Perspectives on Chamisa’s loss to Mnangagwa

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By Seewell Mashizha

Chamisa and his political grouping were, on the basis of both their overt and covert machinations, convinced that they were on to a sure thing. The plot was laid well before the 2018 harmonised elections with the ominous emergence of the G40 faction in ZANU-PF. At about the time that this was happening in ZANU-PF elements in the opposition MDC-T began to talk about generational consensus. The two factional expressions were supposed to coalesce at some future point.

Well-ahead of the 2018 harmonised elections, things were pointing to a “super” new party based on a so-called generational consensus. The surreptitious meetings between Alex Magaisa, Jonathan Moyo, Saviour Kasukuwere and Patrick Zhuwao are to be understood in the context. Arthur Mutambara’s pronouncements in that respect were calculated to weave into this new scheme of things.

Chamisa’s major undoing has largely been his hubris. The man and his organisation tend to exhibit an inflated sense of self-importance and arrogance bordering on foolishness. They also have a naïve sense of entitlement according to which they are the “anointed” ones. Yet we see an acute dichotomy between ZANU-PF and the MDC when it comes to tactics and strategy.

Where the ZANU-PF punchline is, “Pamberi neZANU-PF? / Phambili leZANU-PF (Forward with ZANU-PF)”, the MDC Alliance sheepishly chants “Chisa Mbama chisa” and “Chamisa chete chete.” Violence is implicit in the MDC punchline. Not surprisingly, therefore, Chamisa’s seizure of power was followed by a narrowing of the democratic space in the Alliance. Chamisa’s “vanguard” silenced dissenting voices with violence or the threat of it.

Most private media outlets imbued Chamisa with attributes that he has never had. Everything was about Chamisa and he became the infallible star of Zimbabwean politics. These media houses are, therefore, complicit in Chamisa’s behaviour. They made him so self-assured as to be insensitive to opposing national groundswells gathering around him. Thus, when opinion polls told him what his likely fate was, Chamisa chose to think that the organisations were on the Payroll of ZANU-PF. Yet the Alliance almost practically did a somersault when Afrobarometer did a survey that showed the Alliance gaining ground.

With time moving inexorably towards the 2018 elections the sycophancy in respect of Chamisa increased. His cronies and followers forgave him the lies, the sexism, the flippancy and the cluelessness. Willy-nilly, they were, in essence, shepherding him to certain defeat. The thinking that only Chamisa could possibly win the election and that if this did not happen, the election will have been rigged, has motivated the violent mobs.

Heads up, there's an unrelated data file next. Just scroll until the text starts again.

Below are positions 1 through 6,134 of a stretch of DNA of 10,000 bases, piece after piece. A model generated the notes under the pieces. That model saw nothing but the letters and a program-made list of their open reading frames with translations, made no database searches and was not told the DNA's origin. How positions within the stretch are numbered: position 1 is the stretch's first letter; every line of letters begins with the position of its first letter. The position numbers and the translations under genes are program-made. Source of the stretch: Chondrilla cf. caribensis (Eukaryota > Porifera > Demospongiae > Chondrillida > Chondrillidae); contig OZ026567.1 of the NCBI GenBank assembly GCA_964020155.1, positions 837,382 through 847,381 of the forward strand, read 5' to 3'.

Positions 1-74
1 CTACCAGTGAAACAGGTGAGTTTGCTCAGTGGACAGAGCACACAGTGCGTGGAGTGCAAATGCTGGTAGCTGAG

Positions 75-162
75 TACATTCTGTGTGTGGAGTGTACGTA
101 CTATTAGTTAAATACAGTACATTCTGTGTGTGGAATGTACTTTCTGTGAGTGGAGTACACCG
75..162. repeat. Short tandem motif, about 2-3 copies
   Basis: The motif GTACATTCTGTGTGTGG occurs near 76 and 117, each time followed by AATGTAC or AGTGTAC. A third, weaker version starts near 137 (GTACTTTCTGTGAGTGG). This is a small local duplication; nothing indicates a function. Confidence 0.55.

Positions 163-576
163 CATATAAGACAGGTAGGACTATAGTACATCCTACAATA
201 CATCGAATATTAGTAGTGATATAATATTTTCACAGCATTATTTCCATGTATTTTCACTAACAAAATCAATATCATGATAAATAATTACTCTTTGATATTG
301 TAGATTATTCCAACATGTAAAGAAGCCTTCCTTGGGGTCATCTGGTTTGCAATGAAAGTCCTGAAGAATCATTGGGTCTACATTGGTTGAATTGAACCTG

Murphy’s Law comes into play here because too many things were taken for granted by the Alliance. So, because something was likely to go wrong it went wrong. The grand generation forty configuration originally designed to overshadow anything else in existence went terribly wrong.

The new super party led by party dissidents, academics and opportunists floundered even before it had been sighed into existence. The upstarts across the political divide were bound by the irrational belief that the world belonged to them alone. Everyone else was confined to the house in rocking chairs or cross-legged on the floor. All that such people could do was sit and watch the masters at play or lull themselves to sleep in the morning sun. It mattered little that there was no such model or precedent anywhere in the world.

Violence such as that which we witnessed in Harare on August 1 was always coming given the extent to which Chamisa and his cronies were prepared to go in their quest for power. What they had in store for the country was preceded by certain other strange happenings among which we can list the following:

  • Robert Mugabe turning his back on ZANU-PF, the party he had always sworn by. He shoved aside his oft-repeated exhortation to the effect that the party was supreme.
  • Robert Mugabe doing what not so very long ago would have been unthinkable even in anybody’s wildest dreams: effectively throwing his lot with the MDC Alliance and even providing some financial assistance to it.
  • Chamisa apparently taking on board Jonathan Moyo and others who were singing for their supper in the belief that if they threw a spanner in the works, Mnangagwa would be beaten and replaced by themselves in the person of Chamisa. This is most likely the reason why to date Chamisa has no deputy. That position was the carrot he was dangling before ex-ZANU-PF hopefuls now in his ranks.